*sigh* I just got back from my third trip to the Toronto boat show. The smallest cruiser was a "gigantic" and spacious 28' TES... I don't count the Mini Transat boat that was there (6.5M). They had small dinghy's and a 22' Hunter day sailer, but nothing like what we love. Lots of Beneteau's, Jeanneau's, Hunters and Catalina's... all 30-45'.
Nothing with character like the Contessa 26 or a Nordica/Halman 20' or a Falmouth Cutter or a folk boat ... You get the idea.
It's funny, I just wrote up a quick review of the Magnam 28 on my blog. It is one impressive package. As far as the smallest cruiser, TES had a 27 footer there as well, and there was a Hunter Edge.
I think the challenge from a builder's standpoint is that the tooling, labour and hardware costs are pretty damn close for a 25' boat and a 32' boat- the only real sizable difference is raw material cost which is often one of the smallest costs. So, you can build an opulent and character -filled 25' boat that has damn little profit at $70K, or a 32' that will sell twice as many with a decent profit, at $100-$150K.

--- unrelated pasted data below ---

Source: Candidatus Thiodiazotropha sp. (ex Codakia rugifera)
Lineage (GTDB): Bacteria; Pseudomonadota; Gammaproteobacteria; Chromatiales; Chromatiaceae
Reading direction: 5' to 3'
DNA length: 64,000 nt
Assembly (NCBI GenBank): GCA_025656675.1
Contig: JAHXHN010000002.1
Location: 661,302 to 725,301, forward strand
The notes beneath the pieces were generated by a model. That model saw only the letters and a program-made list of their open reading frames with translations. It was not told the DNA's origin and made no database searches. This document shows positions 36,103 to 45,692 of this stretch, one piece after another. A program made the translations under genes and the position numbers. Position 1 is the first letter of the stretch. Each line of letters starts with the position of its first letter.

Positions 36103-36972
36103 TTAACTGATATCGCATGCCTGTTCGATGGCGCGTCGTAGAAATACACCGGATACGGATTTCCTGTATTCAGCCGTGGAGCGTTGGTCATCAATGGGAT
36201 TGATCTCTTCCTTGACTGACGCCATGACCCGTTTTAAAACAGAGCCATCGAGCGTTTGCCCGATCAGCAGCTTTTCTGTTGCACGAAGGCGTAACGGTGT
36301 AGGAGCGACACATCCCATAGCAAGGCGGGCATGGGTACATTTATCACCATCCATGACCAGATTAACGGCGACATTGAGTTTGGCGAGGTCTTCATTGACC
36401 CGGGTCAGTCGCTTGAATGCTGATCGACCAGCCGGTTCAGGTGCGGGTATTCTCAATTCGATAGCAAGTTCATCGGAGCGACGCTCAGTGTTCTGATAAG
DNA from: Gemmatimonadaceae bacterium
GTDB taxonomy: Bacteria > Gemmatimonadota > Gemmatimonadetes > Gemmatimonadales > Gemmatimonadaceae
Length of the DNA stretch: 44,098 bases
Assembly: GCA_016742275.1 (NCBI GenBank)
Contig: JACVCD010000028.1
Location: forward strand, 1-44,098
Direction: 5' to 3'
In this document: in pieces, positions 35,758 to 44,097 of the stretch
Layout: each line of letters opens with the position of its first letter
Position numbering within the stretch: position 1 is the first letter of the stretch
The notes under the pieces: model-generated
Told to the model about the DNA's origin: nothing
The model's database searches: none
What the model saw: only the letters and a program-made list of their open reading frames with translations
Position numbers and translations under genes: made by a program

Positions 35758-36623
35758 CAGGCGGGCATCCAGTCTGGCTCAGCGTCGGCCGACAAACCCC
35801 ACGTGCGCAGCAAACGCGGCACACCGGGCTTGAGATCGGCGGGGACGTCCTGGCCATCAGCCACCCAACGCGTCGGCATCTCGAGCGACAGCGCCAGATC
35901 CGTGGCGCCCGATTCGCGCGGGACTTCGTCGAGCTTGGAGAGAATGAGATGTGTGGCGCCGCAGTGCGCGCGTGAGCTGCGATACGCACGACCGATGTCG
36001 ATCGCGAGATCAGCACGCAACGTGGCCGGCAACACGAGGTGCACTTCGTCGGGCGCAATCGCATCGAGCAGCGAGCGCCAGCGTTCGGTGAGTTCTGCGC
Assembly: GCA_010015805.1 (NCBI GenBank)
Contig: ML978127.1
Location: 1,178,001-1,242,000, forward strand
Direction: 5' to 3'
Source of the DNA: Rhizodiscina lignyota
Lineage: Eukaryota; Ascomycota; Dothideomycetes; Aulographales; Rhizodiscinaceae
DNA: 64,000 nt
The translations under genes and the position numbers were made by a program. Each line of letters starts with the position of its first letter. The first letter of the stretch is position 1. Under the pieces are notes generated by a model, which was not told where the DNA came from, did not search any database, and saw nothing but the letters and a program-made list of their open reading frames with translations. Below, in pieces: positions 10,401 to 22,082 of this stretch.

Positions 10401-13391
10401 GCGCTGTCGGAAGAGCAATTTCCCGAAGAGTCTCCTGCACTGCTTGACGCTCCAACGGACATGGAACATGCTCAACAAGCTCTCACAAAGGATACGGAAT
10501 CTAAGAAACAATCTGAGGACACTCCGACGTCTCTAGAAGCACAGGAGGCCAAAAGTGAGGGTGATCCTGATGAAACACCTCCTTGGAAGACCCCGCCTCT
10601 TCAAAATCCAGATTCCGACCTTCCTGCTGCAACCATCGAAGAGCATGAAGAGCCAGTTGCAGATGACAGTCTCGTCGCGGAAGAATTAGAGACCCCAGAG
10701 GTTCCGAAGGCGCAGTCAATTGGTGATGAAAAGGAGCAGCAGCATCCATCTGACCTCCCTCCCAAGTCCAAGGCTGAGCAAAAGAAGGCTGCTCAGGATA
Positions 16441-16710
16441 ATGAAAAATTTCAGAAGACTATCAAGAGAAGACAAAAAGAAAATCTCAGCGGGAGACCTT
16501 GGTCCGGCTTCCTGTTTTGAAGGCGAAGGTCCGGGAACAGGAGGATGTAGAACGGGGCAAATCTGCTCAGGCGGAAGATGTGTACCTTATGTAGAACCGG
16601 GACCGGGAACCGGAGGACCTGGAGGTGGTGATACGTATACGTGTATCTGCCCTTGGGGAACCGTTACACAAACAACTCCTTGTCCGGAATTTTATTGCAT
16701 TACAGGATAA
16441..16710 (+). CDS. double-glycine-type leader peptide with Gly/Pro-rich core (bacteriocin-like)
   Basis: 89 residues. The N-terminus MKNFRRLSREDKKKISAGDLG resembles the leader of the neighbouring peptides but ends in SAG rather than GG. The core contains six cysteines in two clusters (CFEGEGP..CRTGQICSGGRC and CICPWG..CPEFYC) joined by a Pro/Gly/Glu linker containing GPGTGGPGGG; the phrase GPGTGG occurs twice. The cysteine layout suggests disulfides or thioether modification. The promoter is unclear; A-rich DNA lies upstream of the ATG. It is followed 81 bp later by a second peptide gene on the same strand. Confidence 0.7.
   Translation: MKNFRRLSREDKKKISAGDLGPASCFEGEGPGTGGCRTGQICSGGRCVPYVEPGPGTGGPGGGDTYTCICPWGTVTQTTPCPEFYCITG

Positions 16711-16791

And then once you build it you need to find dealers willing to devote some square footage to selling it, and bigger boats mean bigger returns.
From a buyer's standpoint, in this age of monthly payments, the difference between a $75K boat and a $120K boat over 240 months isn't that big... and if you can't raise the downpayment for a $75K boat you sure as hell can't make the nut on anything bigger, so you start looking at the used market, and, instead of buying a new 25' boat, you discover that you can buy a well used 30' boat for the downpayment on that new 25 footer.
And everything is just plain bigger today, and what the "wants" of a generation ago are now considered "needs".